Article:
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                                                                                                …but it’s far from enough. The crowd that gathers around a medium makes the quality.

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                                                                                                Given my contentious history on HN, I find it to be about 1/5 to 1/3 shills and otherwise people trying to set the narrative. Of course, underlying it all is a VC firm. And what dang and such write, is you don’t do something for free in business. Unsurprisingly, it’s used as a media manipulation tool.

                                                                                                With lobsters, I don’t feel like I’m a product. I don’t feel sold to, nor do I feel like a piece of meat to be slabbed and weighed. Sure, we have our spats here, but they feel like the old usenet style holy war battles.

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                                                                                              I’ve been following Rust for a while and it’s shaping up to be a very interesting language. Focusing on polish also seems like a sign of maturity, which is welcome.

                                                                                              Is anyone familiar with embedded & bare metal applications of Rust? How does it compare with C++?

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                                                                                                My company, Ferrous Systems, actually does it’s main business in embedded. We didn’t expect that, expecting Rust on microcontrollers to be something to carry for a while, making our money with database development and stuff. We run trainings, which sell extremely well. Also, we have a couple of clients where we prototype new platforms.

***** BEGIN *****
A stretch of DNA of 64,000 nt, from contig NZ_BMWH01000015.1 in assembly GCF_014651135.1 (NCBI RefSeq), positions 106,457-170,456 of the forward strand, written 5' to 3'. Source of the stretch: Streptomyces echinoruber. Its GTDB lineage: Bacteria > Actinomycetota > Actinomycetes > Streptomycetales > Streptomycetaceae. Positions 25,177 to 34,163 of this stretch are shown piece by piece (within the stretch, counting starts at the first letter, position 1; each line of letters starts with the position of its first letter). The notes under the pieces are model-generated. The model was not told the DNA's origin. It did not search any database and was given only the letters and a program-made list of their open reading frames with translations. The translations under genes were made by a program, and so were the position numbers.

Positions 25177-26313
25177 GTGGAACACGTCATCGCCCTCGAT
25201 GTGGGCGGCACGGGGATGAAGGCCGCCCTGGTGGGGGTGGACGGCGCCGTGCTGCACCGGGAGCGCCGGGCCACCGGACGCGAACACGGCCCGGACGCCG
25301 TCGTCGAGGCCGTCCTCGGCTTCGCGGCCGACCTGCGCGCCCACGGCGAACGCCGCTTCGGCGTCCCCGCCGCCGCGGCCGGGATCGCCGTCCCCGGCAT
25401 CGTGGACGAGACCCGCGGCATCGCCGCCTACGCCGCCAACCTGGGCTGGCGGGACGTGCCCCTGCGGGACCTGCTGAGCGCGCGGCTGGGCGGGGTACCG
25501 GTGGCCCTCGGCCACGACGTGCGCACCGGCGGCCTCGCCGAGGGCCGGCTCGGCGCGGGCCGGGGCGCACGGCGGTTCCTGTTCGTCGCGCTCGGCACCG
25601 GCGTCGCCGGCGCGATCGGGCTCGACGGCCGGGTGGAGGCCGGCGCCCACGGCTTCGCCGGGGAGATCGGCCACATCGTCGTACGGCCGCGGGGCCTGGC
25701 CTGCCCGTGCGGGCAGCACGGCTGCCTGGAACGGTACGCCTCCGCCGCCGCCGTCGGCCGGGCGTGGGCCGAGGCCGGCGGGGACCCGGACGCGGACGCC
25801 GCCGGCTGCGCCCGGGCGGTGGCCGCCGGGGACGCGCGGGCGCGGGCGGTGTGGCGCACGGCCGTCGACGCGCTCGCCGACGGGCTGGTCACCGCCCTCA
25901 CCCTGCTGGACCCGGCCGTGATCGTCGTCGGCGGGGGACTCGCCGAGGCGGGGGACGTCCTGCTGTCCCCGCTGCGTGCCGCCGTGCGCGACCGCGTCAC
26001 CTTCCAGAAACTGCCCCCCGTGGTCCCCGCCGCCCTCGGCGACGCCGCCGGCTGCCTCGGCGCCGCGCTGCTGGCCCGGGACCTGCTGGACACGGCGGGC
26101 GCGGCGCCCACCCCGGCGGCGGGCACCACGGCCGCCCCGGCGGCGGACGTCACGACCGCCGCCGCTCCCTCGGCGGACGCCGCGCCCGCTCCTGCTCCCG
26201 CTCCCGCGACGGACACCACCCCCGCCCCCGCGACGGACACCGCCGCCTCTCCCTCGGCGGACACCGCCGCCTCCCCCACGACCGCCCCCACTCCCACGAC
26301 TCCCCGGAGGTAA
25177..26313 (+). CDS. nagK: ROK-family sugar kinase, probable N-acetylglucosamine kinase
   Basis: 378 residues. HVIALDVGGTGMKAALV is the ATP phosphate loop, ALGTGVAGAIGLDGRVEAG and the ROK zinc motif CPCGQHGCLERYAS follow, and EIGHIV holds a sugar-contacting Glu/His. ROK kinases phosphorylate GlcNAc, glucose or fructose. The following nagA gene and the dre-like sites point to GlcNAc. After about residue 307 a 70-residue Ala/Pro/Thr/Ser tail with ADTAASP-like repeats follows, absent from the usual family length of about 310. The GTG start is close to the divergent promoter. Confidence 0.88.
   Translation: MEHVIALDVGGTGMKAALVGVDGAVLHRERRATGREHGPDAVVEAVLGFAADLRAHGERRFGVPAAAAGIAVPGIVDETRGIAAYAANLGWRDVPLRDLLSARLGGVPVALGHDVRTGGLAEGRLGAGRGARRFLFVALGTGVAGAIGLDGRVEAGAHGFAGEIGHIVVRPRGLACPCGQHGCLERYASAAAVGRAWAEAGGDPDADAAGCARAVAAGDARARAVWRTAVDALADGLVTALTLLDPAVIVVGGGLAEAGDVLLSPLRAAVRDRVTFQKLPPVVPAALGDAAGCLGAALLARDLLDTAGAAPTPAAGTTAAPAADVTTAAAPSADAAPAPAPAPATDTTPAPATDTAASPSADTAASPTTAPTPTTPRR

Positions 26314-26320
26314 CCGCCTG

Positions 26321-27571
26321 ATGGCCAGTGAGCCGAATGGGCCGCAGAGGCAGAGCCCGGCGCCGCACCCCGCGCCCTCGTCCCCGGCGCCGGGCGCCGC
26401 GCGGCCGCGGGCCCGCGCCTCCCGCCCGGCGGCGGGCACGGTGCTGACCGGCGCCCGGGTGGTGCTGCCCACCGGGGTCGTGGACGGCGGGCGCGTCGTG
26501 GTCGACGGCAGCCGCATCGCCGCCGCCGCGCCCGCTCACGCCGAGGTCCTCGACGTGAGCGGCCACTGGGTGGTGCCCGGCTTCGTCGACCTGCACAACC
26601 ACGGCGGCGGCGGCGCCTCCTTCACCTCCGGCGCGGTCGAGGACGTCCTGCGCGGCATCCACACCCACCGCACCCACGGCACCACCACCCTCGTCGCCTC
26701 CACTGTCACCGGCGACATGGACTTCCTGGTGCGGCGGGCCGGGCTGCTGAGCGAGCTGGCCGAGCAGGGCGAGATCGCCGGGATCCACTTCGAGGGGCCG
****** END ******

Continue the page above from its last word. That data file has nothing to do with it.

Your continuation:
The current state of Rust on embedded is: If you have no problem writing some drivers on your own, or linking C libraries for that, we’re there on ARM and some other microcontrollers. RISC-V and ESP support is coming. There’s patterns, even higher-level libraries like RTFM and small RTOS available and in use. Cargo and the whole stack supports cross compilation and is really clean and nice to work with. There’s an professional ecosystem, even if it is young.

                                                                                                Language-wise, we’re done and stable, though.

                                                                                                This year, the goal is to make Rust embedded more featureful, by supporting more devices. Next year, the goal is to make it as convenient as desktop Rust.

                                                                                                Adding to what @iswrong is writing, I can also highly recommend the the Decawave DW1000 boards, which we have great support for, if radio applications are interesting to you.

                                                                                                Rust lands somewhere between C and C++: It has abstractions like C++ and uses them to full effect, but it is fundamentally a “functions and data” language like C, without classes and (automatic) dynamic dispatch.